(Last Updated on : 20-04-2012)
The Saka Era is the most important of all the historical eras. The Kushanas introduced the Saka Kala in ancient India. This wonderful continuity of the era came to be used first in Ujjaini, the core of astronomical studies in ancient India during the reign of the Saka satraps. The Saka era spread to the southern region under the influence of the Jains. The Jains in ancient India concentrated in the region of Gujarat, where the theme of Saka era originally predominated. When the Jains migrated to southern India, they circulated the popularity of the era and the period earned much reputation in south India.
The origin of the Saka era till date is veiled in obscurity. Historians have endeavoured several researches about the beginning of the Saka era in ancient India. They have approached several theories in regard to this. According to some historians, the Saka rulers introduced the system of the Saka time period in order to commemorate their ascension to the throne. While other historians pointed out that the Saka rulers counted the years continuously from the reign of the particular Saka king and this reckoning ultimately came to be known as Saka kala or Sakabda. Later Fergusson approached a theory which is well researched and also widely accepted. Fergusson puts forward that the first year of the Kanishka era corresponds to 78 A.D. of the Christian era. The Saka Satraps of Western India also used the era founded by their Kushana overlord. The long and continued use of the Kanishka era by the Saka Satraps and their successors led to the naming of the era as Saka era or Sakabda. The period time gained popularity due to its association with Ujjaini, the famous centre of astronomical studies in ancient India.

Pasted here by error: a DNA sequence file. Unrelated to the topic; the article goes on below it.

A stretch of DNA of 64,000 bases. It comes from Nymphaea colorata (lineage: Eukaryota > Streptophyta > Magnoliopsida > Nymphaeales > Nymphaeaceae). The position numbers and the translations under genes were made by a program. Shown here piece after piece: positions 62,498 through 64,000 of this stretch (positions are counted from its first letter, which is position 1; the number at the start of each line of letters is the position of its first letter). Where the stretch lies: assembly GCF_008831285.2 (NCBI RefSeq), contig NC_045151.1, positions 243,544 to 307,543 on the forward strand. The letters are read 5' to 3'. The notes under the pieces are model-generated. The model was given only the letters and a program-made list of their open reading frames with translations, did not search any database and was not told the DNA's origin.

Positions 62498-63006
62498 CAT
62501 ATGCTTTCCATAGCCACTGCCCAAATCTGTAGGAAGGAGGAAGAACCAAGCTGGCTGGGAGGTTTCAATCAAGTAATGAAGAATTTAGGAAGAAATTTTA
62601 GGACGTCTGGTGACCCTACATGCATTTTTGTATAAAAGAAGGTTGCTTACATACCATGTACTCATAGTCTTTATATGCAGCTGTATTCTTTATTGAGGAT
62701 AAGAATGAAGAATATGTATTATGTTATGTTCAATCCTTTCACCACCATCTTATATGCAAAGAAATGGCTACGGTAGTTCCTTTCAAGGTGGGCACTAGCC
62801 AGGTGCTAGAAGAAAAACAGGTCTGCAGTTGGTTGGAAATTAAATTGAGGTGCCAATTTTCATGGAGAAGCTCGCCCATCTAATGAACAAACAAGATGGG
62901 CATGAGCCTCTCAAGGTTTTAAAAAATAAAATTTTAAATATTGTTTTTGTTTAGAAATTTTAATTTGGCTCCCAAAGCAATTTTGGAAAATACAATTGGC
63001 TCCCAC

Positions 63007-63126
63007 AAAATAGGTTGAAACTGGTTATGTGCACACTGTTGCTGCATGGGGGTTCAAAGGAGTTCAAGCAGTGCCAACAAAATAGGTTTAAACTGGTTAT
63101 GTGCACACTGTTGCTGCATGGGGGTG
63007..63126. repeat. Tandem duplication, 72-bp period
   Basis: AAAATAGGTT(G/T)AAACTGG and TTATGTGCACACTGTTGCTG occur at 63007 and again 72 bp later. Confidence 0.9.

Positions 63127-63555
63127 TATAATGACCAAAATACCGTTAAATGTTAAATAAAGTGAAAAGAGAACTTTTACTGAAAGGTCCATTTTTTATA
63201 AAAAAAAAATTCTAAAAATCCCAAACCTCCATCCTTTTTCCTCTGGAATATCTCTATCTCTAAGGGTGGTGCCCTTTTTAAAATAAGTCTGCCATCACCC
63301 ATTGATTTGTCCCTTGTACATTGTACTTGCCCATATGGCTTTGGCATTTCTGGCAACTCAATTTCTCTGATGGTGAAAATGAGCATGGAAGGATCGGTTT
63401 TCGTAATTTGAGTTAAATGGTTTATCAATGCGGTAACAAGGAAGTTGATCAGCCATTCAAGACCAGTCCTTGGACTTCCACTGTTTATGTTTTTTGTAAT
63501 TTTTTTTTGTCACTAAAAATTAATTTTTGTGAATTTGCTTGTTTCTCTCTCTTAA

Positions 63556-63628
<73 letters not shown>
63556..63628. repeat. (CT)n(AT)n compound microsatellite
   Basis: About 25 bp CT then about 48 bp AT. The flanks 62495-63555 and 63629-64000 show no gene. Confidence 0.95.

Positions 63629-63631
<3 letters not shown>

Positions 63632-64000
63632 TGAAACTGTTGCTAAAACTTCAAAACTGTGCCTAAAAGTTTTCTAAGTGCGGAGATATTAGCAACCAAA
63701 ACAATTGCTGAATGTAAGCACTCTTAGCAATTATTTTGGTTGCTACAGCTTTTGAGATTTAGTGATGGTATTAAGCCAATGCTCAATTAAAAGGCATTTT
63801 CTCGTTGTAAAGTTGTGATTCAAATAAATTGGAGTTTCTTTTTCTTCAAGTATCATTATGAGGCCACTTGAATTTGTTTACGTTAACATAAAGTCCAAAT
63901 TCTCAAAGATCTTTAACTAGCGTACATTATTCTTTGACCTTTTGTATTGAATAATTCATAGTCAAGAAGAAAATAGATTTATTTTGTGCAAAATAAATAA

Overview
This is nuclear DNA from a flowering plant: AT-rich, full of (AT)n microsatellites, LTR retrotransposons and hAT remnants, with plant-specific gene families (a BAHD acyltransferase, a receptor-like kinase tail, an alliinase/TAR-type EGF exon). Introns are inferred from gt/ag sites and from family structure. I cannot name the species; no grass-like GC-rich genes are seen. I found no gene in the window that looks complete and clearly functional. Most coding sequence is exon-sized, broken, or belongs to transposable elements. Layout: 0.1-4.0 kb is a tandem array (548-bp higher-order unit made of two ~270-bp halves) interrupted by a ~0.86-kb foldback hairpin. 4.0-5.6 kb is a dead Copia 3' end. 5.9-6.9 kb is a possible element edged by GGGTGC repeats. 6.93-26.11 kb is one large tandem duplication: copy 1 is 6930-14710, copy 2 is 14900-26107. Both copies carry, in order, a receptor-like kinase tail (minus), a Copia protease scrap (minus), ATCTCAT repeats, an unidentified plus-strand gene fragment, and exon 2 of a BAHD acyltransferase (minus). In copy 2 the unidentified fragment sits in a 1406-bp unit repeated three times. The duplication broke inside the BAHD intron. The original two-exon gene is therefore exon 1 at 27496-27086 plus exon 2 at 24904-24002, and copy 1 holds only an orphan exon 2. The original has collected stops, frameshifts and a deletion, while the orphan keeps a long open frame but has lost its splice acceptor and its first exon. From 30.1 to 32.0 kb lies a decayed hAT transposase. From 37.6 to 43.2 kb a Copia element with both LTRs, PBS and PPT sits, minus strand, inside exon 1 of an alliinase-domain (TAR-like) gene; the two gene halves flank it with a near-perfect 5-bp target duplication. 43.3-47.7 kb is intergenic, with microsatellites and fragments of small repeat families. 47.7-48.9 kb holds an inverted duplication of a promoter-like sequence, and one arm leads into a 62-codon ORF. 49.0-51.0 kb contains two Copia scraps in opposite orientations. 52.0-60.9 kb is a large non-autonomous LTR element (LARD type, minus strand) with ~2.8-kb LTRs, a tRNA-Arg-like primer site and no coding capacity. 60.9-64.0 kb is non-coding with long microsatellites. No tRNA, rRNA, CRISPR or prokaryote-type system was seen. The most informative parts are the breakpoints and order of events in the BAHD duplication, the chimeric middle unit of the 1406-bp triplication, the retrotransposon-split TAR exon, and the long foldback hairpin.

It has been agreed unanimously by the scholars that the Saka Era was counted from the time of Kanishka I in 78 A.D. Later modern historians have pointed out some defects in the theory approached by Fergusson. According to them, Kanishka was the ruler of northern India and the Saka era was popularised in south India. In that case it cannot be possible for Kanishka to introduce Sakabda, more popular in the southern parts of India. Moreover they have also pointed out that the Saka era was associated with the name of the Saka Satraps and did not have any connection with the Kushanas. But since this argument did not have any supported facts behind, it was refuted by most. Thus it was generally held that Kanishka introduced the Saka era from 78 A.D.